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Treatment beds in Nanaimo providing 'paths' away from addiction, says minister

Nanaimo News Bulletin - 12/4/2021

B.C.'s minister of mental health and addictions saw how treatment looks in her own community as she and her government work on filling gaps in care around the province.

Minister Sheila Malcolmson and Jonny Morris, CEO of the Canadian Mental Health Association's B.C. division, toured the John Howard Society'sVancouver Island Therapeutic Community on Friday, Dec. 3.

This past February, the provincial government announced it was funding 100 treatment and recovery beds around B.C., more than the 50-70 beds it anticipated when it provided the CMHA with $13 million to administer. The 15 beds at the John Howard Society facility were announced at that time.

Malcolmson said speaking with the men at the centre, the ones on the verge of 'graduating' from the program have exit plans in place, including housing.

"They know what they're going to do next and they know that they're going to be better roommates or better family members because they've developed not only that overcoming of the physical addiction, but they've also got the life skills that they're going to have a better life going forward and that is what public health care should be," the minister said.

She said the centre provides care, co-operation, conversation and accountability, and enables the men to learn about the roots of their addictions and set in place new patterns.

"That's not the form for every treatment centre everywhere in the province, but we know just as there are many paths into addiction, there are many paths out," Malcolmson said.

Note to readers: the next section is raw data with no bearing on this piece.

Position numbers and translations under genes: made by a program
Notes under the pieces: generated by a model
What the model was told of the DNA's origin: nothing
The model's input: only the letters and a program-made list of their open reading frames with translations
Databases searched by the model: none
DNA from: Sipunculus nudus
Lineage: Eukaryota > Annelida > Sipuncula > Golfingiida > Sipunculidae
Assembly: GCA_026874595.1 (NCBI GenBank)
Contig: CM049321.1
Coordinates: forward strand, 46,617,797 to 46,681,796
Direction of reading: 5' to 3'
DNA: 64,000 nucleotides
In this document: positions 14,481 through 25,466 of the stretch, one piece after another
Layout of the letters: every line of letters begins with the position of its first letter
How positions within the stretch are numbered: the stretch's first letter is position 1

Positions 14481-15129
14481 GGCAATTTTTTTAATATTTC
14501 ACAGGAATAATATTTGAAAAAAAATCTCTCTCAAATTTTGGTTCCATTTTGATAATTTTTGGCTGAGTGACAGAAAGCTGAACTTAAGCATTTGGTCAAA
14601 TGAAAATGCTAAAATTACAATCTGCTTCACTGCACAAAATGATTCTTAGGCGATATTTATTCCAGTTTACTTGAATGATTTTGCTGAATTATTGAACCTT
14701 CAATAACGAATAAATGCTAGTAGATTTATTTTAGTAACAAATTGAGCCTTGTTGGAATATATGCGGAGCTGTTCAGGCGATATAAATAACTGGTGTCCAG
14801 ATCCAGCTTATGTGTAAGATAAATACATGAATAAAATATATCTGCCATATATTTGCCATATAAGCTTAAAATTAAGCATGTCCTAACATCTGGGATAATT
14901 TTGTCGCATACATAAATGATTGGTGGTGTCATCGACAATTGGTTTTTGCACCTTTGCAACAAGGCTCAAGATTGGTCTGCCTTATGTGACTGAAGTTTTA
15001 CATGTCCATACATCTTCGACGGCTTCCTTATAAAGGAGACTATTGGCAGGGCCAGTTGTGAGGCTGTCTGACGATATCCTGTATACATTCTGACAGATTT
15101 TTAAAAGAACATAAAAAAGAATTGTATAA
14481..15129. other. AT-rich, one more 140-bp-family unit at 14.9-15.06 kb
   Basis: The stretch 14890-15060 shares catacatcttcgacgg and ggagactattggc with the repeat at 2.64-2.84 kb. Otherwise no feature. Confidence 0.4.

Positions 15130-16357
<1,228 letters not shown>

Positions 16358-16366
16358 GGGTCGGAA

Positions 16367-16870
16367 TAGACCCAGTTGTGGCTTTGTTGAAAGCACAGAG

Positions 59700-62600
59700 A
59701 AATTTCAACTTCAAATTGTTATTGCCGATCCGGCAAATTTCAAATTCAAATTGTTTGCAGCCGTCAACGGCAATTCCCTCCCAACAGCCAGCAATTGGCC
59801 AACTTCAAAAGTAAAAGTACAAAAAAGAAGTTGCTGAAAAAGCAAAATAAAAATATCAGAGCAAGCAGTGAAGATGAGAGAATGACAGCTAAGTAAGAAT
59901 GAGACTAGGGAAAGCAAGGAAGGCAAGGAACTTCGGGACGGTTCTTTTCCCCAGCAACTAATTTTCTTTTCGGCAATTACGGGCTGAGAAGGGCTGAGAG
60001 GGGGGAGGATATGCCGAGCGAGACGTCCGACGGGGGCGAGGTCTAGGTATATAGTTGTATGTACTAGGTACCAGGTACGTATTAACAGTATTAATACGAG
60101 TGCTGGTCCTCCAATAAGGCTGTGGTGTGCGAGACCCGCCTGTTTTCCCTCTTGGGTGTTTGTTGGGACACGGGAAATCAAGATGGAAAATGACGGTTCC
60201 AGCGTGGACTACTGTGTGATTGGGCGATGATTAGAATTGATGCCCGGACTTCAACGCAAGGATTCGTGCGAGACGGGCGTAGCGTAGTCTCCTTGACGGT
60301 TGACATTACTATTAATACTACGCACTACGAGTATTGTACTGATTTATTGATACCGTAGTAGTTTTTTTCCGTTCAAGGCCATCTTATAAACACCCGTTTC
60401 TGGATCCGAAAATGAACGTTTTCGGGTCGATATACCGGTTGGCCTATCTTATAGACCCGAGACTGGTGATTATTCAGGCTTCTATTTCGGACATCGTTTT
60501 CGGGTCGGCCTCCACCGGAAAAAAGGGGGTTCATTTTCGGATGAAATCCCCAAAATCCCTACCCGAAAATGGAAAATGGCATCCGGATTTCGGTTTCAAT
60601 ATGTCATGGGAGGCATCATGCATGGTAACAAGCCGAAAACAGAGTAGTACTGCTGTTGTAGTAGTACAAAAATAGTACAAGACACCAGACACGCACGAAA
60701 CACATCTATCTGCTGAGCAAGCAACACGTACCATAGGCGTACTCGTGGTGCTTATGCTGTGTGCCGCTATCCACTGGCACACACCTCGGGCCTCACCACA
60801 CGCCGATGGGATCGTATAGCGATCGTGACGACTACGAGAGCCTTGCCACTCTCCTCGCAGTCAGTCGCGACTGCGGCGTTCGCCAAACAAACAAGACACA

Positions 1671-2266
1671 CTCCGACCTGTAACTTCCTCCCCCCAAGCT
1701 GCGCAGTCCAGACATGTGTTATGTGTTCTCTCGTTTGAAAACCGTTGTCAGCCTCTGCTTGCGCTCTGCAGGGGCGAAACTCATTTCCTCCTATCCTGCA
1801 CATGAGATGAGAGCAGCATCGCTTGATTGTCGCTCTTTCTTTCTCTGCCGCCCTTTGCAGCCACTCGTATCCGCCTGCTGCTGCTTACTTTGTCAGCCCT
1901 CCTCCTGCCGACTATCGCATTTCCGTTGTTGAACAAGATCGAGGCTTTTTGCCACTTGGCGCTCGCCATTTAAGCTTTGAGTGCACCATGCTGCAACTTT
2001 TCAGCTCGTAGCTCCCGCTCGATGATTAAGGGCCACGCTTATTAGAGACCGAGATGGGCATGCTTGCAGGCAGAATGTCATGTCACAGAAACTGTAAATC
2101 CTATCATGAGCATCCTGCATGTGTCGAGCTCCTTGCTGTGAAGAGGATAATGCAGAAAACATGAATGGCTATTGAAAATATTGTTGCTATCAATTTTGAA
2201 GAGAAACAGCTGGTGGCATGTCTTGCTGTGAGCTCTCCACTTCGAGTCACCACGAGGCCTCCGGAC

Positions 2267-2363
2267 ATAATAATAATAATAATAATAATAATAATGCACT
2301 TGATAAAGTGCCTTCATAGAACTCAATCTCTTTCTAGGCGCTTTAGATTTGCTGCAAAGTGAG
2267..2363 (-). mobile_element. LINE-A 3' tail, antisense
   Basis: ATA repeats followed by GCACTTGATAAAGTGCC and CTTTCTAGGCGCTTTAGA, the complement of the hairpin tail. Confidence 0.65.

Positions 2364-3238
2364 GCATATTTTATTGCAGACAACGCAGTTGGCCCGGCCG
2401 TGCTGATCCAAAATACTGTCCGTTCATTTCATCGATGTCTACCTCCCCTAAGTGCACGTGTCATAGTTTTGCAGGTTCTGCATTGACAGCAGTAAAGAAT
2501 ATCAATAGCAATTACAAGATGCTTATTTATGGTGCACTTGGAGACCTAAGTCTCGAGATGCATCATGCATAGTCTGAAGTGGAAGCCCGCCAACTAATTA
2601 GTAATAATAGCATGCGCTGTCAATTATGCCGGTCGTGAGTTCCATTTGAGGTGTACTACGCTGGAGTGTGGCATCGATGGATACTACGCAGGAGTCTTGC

Morris said some of the barriers to more recovery beds in B.C. are NIMBYism and stigma and said agencies like the CMHA and John Howard Society push to make care in communities acceptable.

"The stories that I've heard from the men this morning … so much of their journey of recovery is relationships [with] people who are around them. They lean into that community and that happens in spaces like this – it looks like a home on a street," Morris said. "One of the biggest barriers is stigma, still, and I think if communities who oppose this could sit in a room like this and hear the stories of change and hope, we'd be much further ahead."

Malcolmson said the provincial government will continue to look for partnerships in communities around B.C. as work in ongoing to try to provide a "continuum of care." She said there are gaps to fill between stages of treatment and recovery, such as assessments and stabilization, so that people with addictions are able to make the most of their time in detox.

She said the province is working overtime to build mental health and addictions supports but said "it is a rising tide" and any new services get swallowed up immediately. Every new report from the B.C. Coroners Service on overdose deaths, she said, is a renewed call to action.

"We know those are people that didn't get connected to care when they needed it," she said. "So that tells us that there's more for us to do."

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